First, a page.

Fiction by Scott Topping
Lisa came home to find that her plants had moved inside.
She didn’t notice them immediately, being preoccupied by her
hyperactive dog, whom she scolded in a cheery voice for jumping on
her and tripping her as she entered the house. “I see you, Zoë,” she said
to the dog. She rubbed Zoë’s face like she was polishing a crystal ball.
The dog continued to jump alongside her as she made her way to the
bedroom. One might think the dog was trying to get Lisa’s attention for
something specific—for instance, telling her that the plants were now
occupying the house—but that wasn’t the case. Though Lisa arrived home
after being gone approximately nine hours and fifteen minutes every day,
Zoë was consistently surprised she was alive. To the dog, her coming
home was tantamount to her being pulled up from the bottom of a well.
On the way to the bedroom, Lisa didn’t notice three viburnums
sitting quite comfortably at the dining room table; nor did she notice the
patches of moss she walked directly over.
Before she noticed anything was different at all, she had changed
out of her dress and into her sweats (which she grabbed from the arms of
a trumpet vine), reassured the dog further, and gone back to the kitchen
where a group of impatiens were in the sink, waiting to be watered. One
was urging the others to join him over by the refrigerator. Lisa saw nothing.
Instead, she walked the familiar path to the pantry, found a rawhide chew
for the dog, patted it again, and went to sit on the living room couch.
At that point, her feet on the coffee table, Zoë beneath her legs
loudly chewing, she saw all. Beside her, a slightly wilted sunflower sat on
the couch, its roots dangling in the water glass she had left the night before
on the floor. Its head tilted perilously close to the ceiling fan. A row of
bug-pocked hostas, just about to bloom, sat in semi-circle around the TV.
A hydrangea crouched coolly in a doorway.
The remote was in Lisa’s hand, but she forgot to turn on the news,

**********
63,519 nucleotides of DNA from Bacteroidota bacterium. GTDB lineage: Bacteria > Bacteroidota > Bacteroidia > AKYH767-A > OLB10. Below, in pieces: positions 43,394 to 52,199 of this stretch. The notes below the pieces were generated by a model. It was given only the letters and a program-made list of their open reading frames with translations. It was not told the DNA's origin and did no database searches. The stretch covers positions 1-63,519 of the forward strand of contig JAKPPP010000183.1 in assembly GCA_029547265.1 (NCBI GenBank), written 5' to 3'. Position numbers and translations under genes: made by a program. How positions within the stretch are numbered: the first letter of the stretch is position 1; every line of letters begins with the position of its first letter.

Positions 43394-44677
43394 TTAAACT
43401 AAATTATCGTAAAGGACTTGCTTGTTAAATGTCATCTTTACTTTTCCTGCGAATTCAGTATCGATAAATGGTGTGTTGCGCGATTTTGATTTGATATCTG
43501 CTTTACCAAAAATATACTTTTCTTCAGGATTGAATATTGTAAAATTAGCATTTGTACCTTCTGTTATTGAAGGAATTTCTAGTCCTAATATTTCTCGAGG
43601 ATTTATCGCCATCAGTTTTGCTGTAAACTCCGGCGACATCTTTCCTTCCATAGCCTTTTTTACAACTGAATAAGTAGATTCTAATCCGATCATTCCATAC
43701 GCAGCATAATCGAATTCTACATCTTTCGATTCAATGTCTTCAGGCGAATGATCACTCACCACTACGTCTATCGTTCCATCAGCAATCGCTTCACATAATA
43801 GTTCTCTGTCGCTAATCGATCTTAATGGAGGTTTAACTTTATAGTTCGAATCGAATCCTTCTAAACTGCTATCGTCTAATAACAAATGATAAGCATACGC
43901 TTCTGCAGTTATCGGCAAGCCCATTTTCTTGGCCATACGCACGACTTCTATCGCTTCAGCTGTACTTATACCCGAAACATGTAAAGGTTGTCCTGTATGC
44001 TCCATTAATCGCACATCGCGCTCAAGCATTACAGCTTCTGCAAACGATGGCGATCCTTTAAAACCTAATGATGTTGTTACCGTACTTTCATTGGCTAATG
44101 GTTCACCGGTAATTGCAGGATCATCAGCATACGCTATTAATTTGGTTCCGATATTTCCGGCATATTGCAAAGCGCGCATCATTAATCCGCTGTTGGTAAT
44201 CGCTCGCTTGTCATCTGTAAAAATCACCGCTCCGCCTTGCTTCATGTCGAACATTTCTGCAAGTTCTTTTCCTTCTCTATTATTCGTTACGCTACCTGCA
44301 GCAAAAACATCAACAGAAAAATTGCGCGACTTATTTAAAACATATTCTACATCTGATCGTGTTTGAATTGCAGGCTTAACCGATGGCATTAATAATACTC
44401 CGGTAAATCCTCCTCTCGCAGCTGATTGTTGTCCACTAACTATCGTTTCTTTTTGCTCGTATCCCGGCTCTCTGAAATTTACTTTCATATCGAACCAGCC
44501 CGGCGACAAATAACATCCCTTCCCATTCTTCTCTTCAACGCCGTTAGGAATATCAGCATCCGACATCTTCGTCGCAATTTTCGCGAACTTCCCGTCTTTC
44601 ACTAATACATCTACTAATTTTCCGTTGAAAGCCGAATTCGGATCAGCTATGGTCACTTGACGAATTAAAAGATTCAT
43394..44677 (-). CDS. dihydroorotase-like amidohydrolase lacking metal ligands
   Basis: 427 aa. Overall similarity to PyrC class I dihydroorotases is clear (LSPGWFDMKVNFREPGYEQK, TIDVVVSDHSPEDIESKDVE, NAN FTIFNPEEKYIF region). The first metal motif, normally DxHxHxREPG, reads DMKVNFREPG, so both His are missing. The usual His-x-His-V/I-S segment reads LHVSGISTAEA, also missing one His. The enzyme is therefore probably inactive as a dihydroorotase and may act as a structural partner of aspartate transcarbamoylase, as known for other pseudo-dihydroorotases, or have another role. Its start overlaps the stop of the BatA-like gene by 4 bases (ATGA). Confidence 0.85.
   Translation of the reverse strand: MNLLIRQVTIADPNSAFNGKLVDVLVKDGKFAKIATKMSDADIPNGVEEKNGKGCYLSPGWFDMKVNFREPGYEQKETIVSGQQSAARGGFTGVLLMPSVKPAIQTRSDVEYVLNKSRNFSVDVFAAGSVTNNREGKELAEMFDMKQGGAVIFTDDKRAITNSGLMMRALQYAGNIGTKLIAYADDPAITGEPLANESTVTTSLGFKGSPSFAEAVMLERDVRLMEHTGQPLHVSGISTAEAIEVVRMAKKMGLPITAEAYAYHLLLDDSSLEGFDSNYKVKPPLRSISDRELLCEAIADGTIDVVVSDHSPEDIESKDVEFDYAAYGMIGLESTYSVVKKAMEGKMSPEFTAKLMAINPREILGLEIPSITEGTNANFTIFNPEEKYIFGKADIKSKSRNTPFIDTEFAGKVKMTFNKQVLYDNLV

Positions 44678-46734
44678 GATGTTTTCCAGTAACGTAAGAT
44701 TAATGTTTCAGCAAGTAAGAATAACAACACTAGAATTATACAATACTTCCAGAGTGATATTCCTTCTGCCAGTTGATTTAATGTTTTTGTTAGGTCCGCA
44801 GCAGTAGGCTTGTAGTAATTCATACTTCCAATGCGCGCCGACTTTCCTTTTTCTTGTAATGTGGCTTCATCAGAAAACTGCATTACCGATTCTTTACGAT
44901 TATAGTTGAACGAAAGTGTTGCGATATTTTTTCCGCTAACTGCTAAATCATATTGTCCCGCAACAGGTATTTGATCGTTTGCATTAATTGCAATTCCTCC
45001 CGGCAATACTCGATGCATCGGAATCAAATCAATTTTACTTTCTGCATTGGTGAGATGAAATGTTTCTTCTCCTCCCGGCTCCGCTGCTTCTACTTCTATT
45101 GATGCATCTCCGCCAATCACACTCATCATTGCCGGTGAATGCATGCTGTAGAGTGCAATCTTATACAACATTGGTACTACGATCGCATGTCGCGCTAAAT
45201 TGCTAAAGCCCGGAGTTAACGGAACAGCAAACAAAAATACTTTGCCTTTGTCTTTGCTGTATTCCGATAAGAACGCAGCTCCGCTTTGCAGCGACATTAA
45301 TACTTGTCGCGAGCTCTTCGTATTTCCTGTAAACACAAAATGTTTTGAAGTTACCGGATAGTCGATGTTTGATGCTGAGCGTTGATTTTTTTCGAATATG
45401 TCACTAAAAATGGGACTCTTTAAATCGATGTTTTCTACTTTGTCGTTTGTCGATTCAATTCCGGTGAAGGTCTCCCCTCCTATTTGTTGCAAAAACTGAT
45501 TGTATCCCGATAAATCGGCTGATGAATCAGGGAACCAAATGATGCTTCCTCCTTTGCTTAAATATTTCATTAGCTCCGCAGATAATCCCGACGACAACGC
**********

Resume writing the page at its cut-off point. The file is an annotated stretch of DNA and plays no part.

which she watched every morning and every evening to catch the weather
report. The formerly invisible plants were now all she could see. She
pushed herself away from the sunflower.
Lisa wanted to ask the plants what they were doing. “What are you
doing in the house?” she actually said, though not expecting an answer.
Being plants, they heard her, but they kept their thoughts to
themselves. And I mean “themselves” collectively rather than individually:
they sent whispers around the room to each other, just no message to Lisa.
My plants are all inside, she thought quite simply. Who put them
here? She squinted and moved her head slightly back and forth as if the
answer to the mystery might lie in the corner of the room. Notice what she
didn’t think: the plants moved inside by themselves. Who would?
She shivered, imagining someone in her house. She remembered a
story she had heard as a teenager about a family in Manitowoc, Wisconsin,
who awoke to find all the shoes from their shoe store on their front lawn.
Neatly arranged. The story had made all the papers as a funny human
interest story. Even then, Lisa didn’t think it was funny. She felt
With Zoë one pace behind her, Lisa began to creep around the
house looking for, but hoping not to find, the intruder who had moved her
plants indoors. As she wondered about the reason—probably to shock
her into a vulnerable position for attack—she saw a fern move by the
bathroom sink. It wasn’t swaying in the wind. There was no wind. Its
movement came from its bottom rather than its top half. It appeared, in
short, to be walking.
Lisa wished she could have passed out at that moment, like women
do in old movies. Even a shriek would have been satisfying. Unfortunately,
it wasn’t in her constitution to have such outward signs of emotion—even
when confronted by walking plants.
Having no dramatic outlet, she sat on the floor, holding the dog’s
head near her face, gently pushing off every third lick or so with her hand.
She had continued the search for an intruder and found no signs.
She called the police, but that was no help. From the minute he arrived, the
cop seemed to insinuate that it was her fault. “Did you lock the door?” he